[Margee] How do you see your role in the coalition?

[Kristin] (Casual answer -- Girl Friday). Real answer -- I'm a vocal advocate for the Coalition who is interested in research and meaningful communication with the independent music community.

[Margee] And what do you hope the coalition will accomplish: politically, professionally...

[Kristin] I'd like to see the Coalition continue to submit opinions to the US Copyright Office, educate elected officials about the critical issues, develop a broad base of support, file amicus briefs (when appropriate) on crucial law cases, and work to build a *REAL* coalition that can work within the independent community.

[Margee] What do you hope the conference will accomplish?

[Kristin] I hope that this will be a chance for many sides of the ongoing debate about music and technology to come together and honestly discuss and argue about the recent developments in the music/tech community, relatively free of soapbox pitches and commercially-centered presentations.

[Margee] Who do you think should go to the policy conference?

[Kristin] This will be an amazing opportunity for artists, bands, and representatives from independent record labels to question the lawyers, business leaders and policy makers about their prospective legal, economic and legislative agendas. We're at a critical juncture here, where input from actual stakeholders -- independent artists, bands, and labels -- is going to make a huge difference on how policy is developed.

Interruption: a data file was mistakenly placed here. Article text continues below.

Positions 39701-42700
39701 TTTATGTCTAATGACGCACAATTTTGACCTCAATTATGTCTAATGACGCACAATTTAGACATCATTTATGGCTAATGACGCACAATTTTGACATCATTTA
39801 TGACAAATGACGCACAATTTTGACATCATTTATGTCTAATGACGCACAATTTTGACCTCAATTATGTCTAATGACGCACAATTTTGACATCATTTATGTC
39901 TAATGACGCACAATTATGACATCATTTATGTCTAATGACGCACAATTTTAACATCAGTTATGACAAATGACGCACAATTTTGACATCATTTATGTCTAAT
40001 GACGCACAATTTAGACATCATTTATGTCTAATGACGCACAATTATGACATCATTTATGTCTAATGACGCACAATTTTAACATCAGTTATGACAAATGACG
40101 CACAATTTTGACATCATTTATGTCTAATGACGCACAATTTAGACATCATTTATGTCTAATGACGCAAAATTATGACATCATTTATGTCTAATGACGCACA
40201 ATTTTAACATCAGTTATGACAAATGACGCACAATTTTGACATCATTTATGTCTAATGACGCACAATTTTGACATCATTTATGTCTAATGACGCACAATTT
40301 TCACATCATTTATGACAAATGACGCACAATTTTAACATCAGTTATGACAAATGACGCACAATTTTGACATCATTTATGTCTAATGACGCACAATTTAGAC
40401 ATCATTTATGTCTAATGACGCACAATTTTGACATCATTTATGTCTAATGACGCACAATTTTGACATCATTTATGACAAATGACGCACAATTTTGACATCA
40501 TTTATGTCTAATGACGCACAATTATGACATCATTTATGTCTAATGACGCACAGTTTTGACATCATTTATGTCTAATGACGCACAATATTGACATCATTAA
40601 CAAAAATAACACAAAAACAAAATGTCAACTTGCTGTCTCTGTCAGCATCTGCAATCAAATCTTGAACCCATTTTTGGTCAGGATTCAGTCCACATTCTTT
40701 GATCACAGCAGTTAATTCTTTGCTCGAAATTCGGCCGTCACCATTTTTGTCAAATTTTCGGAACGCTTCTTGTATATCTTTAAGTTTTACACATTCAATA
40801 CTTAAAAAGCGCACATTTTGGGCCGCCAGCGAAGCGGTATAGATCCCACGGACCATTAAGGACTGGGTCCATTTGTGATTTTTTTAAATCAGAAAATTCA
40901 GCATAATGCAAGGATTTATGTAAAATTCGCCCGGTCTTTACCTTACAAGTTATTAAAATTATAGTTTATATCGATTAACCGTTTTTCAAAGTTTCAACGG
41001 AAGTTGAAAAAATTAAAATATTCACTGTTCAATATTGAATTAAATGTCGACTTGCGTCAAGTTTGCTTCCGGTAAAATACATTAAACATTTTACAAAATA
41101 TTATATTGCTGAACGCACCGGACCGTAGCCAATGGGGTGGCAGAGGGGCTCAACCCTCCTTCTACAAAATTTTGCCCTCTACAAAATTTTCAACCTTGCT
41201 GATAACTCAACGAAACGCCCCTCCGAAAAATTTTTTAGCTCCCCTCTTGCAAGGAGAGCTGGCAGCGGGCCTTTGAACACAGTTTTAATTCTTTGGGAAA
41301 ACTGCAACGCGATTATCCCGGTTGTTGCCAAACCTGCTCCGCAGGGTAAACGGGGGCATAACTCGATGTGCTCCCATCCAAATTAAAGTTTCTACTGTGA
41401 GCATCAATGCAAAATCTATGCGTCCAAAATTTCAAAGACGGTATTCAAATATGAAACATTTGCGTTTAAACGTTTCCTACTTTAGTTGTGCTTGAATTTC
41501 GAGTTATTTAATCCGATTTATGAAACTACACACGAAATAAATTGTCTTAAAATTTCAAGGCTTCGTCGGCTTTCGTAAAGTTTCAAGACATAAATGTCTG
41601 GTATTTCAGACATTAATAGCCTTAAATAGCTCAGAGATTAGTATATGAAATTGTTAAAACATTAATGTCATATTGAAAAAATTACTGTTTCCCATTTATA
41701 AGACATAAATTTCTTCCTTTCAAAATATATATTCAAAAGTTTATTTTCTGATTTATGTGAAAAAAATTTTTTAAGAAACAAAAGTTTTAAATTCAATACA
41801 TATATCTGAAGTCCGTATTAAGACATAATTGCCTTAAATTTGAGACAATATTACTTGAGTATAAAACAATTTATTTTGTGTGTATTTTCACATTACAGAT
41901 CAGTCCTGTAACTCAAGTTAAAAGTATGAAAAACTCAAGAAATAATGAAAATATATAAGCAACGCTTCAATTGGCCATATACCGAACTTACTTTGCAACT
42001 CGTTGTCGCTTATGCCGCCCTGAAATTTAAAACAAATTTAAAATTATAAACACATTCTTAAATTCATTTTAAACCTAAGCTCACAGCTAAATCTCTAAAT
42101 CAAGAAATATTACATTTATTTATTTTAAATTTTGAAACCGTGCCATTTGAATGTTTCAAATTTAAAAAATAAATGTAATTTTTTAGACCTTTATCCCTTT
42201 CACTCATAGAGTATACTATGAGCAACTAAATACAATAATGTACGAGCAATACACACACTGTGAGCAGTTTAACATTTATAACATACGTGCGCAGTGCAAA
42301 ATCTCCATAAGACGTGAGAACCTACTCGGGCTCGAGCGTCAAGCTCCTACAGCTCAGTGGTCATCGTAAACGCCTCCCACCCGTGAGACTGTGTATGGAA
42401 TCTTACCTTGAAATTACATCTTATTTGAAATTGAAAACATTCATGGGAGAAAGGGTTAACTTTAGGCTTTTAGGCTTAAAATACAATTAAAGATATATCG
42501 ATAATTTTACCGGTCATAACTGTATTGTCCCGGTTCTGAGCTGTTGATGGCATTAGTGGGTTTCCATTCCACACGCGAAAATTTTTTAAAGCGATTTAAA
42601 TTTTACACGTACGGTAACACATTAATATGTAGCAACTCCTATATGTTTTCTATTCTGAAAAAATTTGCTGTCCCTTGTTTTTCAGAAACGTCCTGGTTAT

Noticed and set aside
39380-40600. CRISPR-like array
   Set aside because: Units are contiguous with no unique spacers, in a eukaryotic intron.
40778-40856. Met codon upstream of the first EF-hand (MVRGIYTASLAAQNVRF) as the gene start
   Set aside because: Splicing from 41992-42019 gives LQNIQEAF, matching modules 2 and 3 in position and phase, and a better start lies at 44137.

[Margee] What will happen to the people who can't get to DC? How will their voices be heard/spoken?

[Kristin] I hope that the Conference will also garner enough media attention that the debates started at the event will be carried on in the greater community. Plus, I hope that participants in the event can pass along insights about the exchange of information and opinions at the conference when they get back home.

Linkography

FMC - www.futureofmusic.org
IUMA - www.iuma.com
K - www.kpunk.com
Merge - www.mrg2000.com/merge
MP3.com - www.mp3.com
Napster - www.napster.com
Postive Force - www.outersound.com/positive/
Simple Machines - www.simplemachines.net/
The Machine - www.insound.com/machine

Related MusicDish e-Journal Articles:
» Interview w/ Peter DiCola, Future of Music Coalition (2001-01-03)
» Interview w/ Walter F. McDonough, Future of Music Coalition (2001-01-03)
» Interview w/ Jenny Toomey, Future of Music Coalition (2001-01-03)
» Interview w/ Michael Bracy, Future of Music Coalition (2001-01-03)
» Interview w/ Brian Zisk, Future of Music Coalition (2001-01-03)